• I saw the new print of 2001: A Space Odyssey at the Smithsonian Air and Space museum in IMAX. I had been wanting to see the new Nolan “unrestored” print of the film, which did screen in IMAX 70mm on four screens last week, but the print I saw was a new 4K restoration that will be released on Blu-Ray next month. Alas, I missed the Nolan print when it screened near me in August. Regardless, the new restoration looks beautiful. It’s not as raw as the Nolan print but doesn’t have the fake digital sheen of so many “restorations,” either.

    I’ve now seen the film on VHS, DVD, iTunes HD, 35mm, 70mm, and IMAX. Each time I notice a few new things.

    • The chairs in the Hilton lobby are definitely magenta, not red. I’ve always thought of them as red but one of the ladies Floyd meets is wearing a scarf that’s properly red and when she sits down you can see tha the chairs have a pink cast to them.
    • I’d read about how Kubrick consulted with fashion experts as to what clothes might be trendy 30 years in his future, but I’d never paid attention to what the men wear. They all have dress shirts in a fabric matching their suits, and broaches in place of neckties.
    • It was cool to watch the final scene after having been in a recreation of the room.

    🎥

  • Remember when Google Reader existed? Did you remember that Google made a version for the Wii?

  • The Barmecide Feast

    In April I went to the Smithsonian Air and Space museum to see this exhibit, inspired by the final section of 2001: A Space Odyssey. It was just the one room but pretty cool.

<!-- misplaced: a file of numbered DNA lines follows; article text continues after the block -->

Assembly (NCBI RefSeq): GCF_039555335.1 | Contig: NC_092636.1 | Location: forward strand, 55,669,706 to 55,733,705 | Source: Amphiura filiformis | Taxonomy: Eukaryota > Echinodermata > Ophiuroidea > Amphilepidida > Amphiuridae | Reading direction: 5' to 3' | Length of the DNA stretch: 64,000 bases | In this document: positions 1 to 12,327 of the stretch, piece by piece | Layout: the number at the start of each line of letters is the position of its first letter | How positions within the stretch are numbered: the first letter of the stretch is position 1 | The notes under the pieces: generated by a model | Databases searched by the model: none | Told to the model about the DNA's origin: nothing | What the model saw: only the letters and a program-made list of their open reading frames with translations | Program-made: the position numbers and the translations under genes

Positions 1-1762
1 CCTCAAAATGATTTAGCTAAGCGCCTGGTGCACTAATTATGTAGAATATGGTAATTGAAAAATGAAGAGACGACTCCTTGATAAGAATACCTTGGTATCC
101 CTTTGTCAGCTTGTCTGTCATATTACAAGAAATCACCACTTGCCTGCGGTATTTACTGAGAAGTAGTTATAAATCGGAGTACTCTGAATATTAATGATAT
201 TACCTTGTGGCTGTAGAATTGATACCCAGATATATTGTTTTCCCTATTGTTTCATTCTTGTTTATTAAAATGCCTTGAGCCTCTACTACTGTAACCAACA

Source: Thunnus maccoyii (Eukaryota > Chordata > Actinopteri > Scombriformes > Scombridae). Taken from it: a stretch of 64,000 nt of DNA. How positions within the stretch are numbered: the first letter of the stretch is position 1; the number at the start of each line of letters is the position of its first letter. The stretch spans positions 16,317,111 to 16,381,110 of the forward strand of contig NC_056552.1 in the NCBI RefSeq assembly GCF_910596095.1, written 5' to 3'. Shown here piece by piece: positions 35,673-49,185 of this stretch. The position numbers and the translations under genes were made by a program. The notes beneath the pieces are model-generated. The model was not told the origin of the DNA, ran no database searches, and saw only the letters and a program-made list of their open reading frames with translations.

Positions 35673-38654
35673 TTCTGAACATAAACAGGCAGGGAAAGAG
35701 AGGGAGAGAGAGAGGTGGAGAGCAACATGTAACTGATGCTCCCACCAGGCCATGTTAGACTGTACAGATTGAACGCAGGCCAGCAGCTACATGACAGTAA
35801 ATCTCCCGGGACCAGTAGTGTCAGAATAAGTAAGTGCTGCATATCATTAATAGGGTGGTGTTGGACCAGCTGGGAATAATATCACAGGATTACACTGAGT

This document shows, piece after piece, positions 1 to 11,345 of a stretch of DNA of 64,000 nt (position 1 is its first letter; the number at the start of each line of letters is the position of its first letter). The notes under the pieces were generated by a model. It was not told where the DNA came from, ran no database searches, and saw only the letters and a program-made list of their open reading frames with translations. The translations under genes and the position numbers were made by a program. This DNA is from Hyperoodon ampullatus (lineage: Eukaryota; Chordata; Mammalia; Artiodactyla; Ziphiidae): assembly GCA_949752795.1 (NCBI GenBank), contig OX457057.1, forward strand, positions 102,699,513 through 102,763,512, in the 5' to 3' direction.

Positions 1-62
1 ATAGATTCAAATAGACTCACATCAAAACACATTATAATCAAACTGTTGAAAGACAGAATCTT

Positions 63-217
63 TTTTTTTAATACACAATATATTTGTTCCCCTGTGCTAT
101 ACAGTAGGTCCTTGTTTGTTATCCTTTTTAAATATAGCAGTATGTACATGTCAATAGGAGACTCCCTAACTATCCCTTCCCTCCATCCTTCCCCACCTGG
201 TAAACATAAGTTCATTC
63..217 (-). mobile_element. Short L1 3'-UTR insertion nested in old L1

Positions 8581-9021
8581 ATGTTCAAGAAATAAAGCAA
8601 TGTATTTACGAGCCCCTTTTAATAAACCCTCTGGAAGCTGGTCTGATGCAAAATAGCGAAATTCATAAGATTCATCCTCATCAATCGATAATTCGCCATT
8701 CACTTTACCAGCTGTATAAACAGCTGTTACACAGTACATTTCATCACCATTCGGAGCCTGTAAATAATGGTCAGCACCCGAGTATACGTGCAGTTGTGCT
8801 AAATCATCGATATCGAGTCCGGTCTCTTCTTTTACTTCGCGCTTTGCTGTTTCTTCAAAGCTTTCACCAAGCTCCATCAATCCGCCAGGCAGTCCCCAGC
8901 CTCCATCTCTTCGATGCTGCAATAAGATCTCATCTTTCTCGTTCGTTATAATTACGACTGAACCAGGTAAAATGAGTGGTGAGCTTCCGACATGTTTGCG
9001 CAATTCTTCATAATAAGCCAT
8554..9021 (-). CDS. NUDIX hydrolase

• 2001: A Space Odyssey is playing in IMAX this week at the Smithsonian Air and Space Museum. I think it’s the Nolan restoration. Buy tickets here. I’ll be there tomorrow night. 🚀🎥

  • xkcd: Sibling-in-Law

    xkcd: Sibling-in-Law

    This one annoys me often. The reason we don’t have different words for “sibling of spouse” and “spouse of sibling” is that they serve roughly equal cultural roles, but I still feel like I want a different word for them.

  • The more I think about social networks, the more I think they should default to only showing interactions with reciprocal friends. You should be able to turn on replies from strangers, either in-line or on their own page, but also be able to ignore them forever.

  • Rewatching DS9, it occurs to me that Gul Dukat is cut from the same cloth as Transformers: More Than Meets the Eye/Lost Light’s Megatron, just as Rodimus is part Jake Peralta and Ultra Magnus is Cpt. Holt. 🖖🤖📺

  • Now that we have /discover/movies, here’s a re-link to my project fixing up the 1941-1943 Superman cartoons by Fleischer Studios. I went through every copy of the films I could find, patched in missing audio, cleaned up glitches, etc. 🎥

  • From listening to Hypercritical and ATP I can’t come across an expiration date field on the Web and not get annoyed. If you know how to write an error to detect bad formatting, you know how to accept any formatting and just fix it! It’s literally a first-year comp sci problem!